Join educators, artists, field professionals, and museum staff as we deepen our knowledge and understanding of topics critical to our lives as informed citizens during the ongoing Empowered Educators program. All Empowered Educator sessions are participatory in nature and explore the intersection of visual art, literature, and personal writing through time spent in conversation with artists, guest speakers, and one another. This series is rooted in Race Talk and encourages participants in their journey to build a more equitable and just world.
During November’s session, participants are invited to engage in conversation with artist and educator Sharif Bey, explore the museum’s recent exhibitionSharif Bey: Excavations, and reflect upon Bey’s guiding questions in relation to your own life and the lives of your students.
- What makes one believe they can become an artist?
- How does what I do connect to who I am?
- How can I fulfill a social responsibility to my community?
The November 18 Empowered Educators session will take place in the Ford Mateer Classroom. Carnegie Museum of Art will provide dinner and waive the parking fee for each participant. Registration is capped at 50 people.
About Sharif Bey:
For artist and educator Sharif Bey (b. 1974), curiosity and critical inquiry are paramount. In his artistic process, Bey engages his past and present selves, a process he calls auto-archaeology. As an African American whose family history includes enslavement and displacement, Bey forges ancestral identities in his sculpture. He explores functional and ritual objects, arts of the African and Oceanic diasporas, and the materiality of clay, metal, wood, and glass. He rejoices in nature, power, and awesomeness, in its literal sense: that which inspires awe.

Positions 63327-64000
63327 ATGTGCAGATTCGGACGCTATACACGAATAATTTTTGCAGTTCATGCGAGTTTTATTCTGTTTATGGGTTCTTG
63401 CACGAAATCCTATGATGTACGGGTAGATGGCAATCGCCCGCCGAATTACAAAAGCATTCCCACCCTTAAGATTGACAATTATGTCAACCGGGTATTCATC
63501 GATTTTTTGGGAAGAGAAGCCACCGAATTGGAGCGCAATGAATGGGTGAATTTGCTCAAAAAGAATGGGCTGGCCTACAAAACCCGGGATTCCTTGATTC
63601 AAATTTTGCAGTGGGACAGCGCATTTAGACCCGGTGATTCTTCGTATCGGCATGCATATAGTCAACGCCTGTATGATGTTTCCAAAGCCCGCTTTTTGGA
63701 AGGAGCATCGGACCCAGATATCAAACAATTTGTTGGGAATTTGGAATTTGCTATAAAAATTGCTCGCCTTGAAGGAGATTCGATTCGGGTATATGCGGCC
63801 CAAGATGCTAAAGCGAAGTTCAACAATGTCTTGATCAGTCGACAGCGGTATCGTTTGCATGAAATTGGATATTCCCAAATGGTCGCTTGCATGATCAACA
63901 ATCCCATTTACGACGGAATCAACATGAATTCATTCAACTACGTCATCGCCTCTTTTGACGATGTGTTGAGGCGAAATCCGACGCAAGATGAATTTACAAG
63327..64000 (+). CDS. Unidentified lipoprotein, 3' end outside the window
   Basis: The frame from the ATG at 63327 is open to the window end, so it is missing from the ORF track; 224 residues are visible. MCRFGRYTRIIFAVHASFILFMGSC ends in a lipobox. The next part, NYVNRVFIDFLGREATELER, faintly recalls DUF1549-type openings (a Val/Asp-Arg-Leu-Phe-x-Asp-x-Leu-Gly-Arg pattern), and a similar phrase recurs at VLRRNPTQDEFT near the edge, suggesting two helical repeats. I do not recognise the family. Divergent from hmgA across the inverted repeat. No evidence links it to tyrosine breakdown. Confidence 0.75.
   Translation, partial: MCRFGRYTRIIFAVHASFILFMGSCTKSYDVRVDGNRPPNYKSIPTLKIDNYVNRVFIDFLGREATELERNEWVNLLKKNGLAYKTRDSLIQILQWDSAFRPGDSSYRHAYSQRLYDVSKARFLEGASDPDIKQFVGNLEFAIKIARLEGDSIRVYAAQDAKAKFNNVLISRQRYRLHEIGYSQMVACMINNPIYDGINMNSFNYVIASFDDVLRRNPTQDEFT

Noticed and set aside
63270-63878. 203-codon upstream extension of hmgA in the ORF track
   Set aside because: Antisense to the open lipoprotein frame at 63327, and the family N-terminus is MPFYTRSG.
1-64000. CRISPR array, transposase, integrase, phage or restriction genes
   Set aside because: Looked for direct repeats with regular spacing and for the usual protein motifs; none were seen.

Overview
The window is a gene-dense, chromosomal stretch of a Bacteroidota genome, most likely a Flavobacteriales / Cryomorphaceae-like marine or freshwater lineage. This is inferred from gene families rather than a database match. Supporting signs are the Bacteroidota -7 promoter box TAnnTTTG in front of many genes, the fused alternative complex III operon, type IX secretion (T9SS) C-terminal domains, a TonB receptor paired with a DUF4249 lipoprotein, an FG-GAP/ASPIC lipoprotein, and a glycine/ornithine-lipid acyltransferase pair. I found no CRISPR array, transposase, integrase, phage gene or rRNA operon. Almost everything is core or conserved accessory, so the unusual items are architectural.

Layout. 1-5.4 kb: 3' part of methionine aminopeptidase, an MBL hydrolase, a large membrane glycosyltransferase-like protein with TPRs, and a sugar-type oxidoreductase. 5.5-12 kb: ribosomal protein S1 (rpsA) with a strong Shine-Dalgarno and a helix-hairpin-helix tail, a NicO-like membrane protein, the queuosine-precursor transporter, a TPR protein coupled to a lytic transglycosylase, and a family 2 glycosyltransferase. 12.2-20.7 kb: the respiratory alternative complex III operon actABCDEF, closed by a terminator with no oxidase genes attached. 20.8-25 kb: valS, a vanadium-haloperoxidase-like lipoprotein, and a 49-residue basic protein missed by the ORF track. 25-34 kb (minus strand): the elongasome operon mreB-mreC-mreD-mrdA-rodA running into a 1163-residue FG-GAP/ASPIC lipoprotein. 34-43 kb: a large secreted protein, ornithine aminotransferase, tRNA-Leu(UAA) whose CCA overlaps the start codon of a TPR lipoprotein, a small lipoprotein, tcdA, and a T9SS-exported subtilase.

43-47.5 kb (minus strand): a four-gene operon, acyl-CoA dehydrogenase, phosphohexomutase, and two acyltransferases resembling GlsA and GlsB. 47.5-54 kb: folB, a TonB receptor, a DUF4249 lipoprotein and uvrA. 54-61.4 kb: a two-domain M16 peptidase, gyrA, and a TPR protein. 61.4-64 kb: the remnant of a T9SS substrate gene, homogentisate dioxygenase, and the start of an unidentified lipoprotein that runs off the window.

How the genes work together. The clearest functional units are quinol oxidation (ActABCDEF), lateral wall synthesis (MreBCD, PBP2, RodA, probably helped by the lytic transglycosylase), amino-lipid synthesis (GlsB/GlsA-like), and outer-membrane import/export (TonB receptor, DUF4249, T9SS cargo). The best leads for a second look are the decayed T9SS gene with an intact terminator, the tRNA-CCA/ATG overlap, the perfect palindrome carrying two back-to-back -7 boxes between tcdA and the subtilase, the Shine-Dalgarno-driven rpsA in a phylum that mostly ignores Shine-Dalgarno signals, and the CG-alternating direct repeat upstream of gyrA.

About Empowered Educators:
Empowered Educators is a forum where educators discuss issues of race, equality, and bias through visual art, literature, and personal writing and reflection. The primary objective of Empowered Educators is to build a community of teachers as learners who benefit from an exchange of ideas with guest experts and each other, and who will then be better prepared and resourced to serve Western Pennsylvania’s students. Carnegie Museum of Art is pleased to partner with the Western Pennsylvania Writing Center, the Center for Urban Education at Pitt, and the PittEd Justice Collective to make this program possible.